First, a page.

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The North Face Radium Hi-Loft - Women's Review

A great fleece for layering systems that won't make you too sweaty
The North Face Radium Hi-Loft - Women's
Photo: The North Face
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Price:  $170 List
Pros:  Warm, breathable technical fleece that’s also cozy.
Cons:  Little wind or rain protection.
Manufacturer:   The North Face
By Cam McKenzie Ring ⋅ Senior Review Editor  ⋅  Jan 8, 2016
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  • Warmth - 25% 8
  • Comfort - 20% 10
  • Breathability - 15% 9
  • Layering Ability - 15% 9
  • Ease of Movement - 10% 9
  • Wind Protection - 5% 4
  • Water Resistance - 5% 3
  • Style - 5% 8

Our Verdict

The North Face Discontinued the Radium Hi-Loft February 2017

The North Face Radium Hi-Loft jacket is part of TNF's Summit Series, which is a line of technical outerwear designed specifically for alpine environments. It's similar to the Patagonia R2 - Women's, with high-loft fleece in the body and lighter stretch panels down the sides for less bulk and abrasion resistance. This jacket combines the softness and coziness of other raschel fleece jackets with the breathability of a technical fleece by using unique 1.5 inch baffles that are similar to those found on down jackets. The baffles create maximum breathability while retaining warmth, making this product an overall hit with our testers. It won't hold up to a light rain or windstorm like the Arc'teryx Fortrez Hoody - Women's, and it's not quite as breathable as the lightweight Top Pick for Breathability Patagonia R1 Hoody - Women's. But it did stand out as the layer we would want to wear hiking around on a cold day or under our ski jackets in winter, or for lazy days curled up on the couch, and for this we picked it as our Editors' Choice award winner.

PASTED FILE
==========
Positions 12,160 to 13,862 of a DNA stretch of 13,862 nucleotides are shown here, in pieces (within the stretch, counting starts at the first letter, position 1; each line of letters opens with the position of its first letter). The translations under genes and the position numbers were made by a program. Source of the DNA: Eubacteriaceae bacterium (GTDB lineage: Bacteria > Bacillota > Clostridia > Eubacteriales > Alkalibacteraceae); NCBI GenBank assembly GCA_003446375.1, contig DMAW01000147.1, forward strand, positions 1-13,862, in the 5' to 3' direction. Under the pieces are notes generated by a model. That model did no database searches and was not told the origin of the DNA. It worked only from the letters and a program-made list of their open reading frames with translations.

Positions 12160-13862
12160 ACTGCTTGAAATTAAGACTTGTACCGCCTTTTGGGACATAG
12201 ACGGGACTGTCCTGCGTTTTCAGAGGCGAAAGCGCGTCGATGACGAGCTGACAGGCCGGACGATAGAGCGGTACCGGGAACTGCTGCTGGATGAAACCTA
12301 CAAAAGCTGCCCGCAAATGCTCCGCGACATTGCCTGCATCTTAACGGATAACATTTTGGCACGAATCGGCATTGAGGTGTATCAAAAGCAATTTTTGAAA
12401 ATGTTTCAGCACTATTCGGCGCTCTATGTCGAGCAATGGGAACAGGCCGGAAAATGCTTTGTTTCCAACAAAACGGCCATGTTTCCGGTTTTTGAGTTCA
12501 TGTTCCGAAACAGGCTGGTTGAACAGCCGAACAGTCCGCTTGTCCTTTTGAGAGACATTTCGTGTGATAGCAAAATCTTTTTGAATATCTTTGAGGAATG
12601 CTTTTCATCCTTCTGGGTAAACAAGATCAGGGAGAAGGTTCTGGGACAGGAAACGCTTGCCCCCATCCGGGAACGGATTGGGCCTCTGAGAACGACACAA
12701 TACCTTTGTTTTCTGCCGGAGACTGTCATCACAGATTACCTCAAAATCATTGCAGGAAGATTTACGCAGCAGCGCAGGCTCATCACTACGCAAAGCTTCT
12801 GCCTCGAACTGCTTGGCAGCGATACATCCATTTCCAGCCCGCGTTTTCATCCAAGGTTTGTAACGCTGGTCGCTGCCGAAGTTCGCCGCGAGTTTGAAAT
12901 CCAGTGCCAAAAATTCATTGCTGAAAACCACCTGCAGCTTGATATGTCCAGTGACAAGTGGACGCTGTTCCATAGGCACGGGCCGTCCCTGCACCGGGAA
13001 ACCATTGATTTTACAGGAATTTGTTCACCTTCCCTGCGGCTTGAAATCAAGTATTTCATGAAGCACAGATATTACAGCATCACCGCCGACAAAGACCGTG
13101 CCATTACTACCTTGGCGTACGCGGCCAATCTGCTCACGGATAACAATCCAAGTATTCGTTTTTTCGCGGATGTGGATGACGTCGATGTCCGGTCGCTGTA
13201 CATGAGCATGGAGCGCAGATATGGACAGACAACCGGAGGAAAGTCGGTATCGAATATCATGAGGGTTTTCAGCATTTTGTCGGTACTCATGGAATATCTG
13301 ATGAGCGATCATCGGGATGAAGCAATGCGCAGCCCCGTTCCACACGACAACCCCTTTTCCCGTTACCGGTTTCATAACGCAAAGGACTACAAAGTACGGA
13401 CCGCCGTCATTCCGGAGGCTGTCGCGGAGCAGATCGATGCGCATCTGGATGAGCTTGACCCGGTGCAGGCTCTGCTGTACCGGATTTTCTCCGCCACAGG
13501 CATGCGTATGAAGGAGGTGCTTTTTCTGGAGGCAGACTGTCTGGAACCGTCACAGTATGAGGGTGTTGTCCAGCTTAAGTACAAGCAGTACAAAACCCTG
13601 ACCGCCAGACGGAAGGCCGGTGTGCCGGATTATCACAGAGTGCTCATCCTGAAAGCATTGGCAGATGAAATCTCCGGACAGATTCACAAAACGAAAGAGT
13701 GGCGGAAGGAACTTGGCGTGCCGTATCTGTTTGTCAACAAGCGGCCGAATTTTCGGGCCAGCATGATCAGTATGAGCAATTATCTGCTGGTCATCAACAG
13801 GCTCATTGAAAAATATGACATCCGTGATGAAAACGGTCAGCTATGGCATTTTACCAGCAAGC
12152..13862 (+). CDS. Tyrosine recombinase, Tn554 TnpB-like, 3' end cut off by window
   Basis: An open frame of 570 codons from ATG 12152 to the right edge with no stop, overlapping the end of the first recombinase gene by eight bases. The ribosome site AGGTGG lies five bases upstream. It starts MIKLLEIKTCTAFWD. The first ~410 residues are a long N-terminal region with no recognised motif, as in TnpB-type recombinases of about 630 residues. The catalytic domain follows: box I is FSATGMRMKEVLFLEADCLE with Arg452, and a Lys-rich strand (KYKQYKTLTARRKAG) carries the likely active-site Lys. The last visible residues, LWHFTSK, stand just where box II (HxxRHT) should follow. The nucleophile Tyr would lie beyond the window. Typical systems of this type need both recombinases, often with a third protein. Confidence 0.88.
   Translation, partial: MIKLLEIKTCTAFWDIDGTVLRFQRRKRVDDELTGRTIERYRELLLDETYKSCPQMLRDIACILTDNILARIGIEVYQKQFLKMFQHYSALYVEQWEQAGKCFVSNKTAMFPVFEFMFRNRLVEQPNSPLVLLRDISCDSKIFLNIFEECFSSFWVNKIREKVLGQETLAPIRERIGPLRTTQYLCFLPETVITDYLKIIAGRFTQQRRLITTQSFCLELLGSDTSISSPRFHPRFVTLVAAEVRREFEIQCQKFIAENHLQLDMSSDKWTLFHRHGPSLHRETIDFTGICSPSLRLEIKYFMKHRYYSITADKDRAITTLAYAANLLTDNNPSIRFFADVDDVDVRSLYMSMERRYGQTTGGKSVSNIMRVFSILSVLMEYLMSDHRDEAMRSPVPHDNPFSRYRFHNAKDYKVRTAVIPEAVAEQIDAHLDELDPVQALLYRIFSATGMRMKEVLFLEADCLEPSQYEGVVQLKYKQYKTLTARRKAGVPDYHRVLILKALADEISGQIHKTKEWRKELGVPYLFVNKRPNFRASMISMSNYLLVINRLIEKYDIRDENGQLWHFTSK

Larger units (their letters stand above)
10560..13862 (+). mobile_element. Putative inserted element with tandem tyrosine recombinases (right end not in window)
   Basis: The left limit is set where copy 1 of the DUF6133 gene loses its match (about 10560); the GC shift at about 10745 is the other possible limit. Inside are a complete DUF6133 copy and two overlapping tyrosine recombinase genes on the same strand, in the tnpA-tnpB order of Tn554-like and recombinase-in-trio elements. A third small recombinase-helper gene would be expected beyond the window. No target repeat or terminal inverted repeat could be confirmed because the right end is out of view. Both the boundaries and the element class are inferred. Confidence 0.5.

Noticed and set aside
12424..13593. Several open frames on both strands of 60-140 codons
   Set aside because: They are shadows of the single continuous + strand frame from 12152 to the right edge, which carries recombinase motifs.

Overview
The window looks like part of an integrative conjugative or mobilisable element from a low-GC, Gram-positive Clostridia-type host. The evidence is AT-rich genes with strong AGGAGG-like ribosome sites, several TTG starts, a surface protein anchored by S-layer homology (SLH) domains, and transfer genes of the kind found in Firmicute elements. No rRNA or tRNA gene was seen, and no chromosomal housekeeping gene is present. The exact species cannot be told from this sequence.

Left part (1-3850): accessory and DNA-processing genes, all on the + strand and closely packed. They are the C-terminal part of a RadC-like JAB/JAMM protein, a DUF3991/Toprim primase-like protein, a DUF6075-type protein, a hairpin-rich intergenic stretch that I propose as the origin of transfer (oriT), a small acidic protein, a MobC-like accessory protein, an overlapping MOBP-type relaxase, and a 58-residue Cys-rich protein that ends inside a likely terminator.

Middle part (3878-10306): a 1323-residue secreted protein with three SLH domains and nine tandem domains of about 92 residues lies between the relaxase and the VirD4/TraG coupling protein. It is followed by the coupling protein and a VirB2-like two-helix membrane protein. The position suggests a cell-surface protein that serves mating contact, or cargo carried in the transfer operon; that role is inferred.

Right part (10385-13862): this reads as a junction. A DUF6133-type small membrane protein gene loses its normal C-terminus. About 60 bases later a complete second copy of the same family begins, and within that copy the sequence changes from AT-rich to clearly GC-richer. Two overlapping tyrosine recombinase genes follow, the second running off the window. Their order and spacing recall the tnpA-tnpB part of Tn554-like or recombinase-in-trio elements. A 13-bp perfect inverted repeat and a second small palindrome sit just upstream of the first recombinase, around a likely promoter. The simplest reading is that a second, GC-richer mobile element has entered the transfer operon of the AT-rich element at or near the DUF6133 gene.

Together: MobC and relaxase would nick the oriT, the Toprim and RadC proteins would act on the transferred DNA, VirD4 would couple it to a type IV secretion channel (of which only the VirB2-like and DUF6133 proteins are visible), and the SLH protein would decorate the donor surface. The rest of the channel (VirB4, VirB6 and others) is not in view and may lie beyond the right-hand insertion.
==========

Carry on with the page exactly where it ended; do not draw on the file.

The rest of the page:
Our Analysis and Test Results

The North Face Radium Hi-Loft jacket is made of 200 g/m² Polartec Thermal Pro high-loft fleece in the body (96% polyester, 4% elastane) and Polartec Power Stretch Pro fleece on the sides of the torso and arms. This jacket has two zippered hand pockets and is available in three colors: Highrise Grey, Garnet Purple, and TNF Black.

Performance Comparison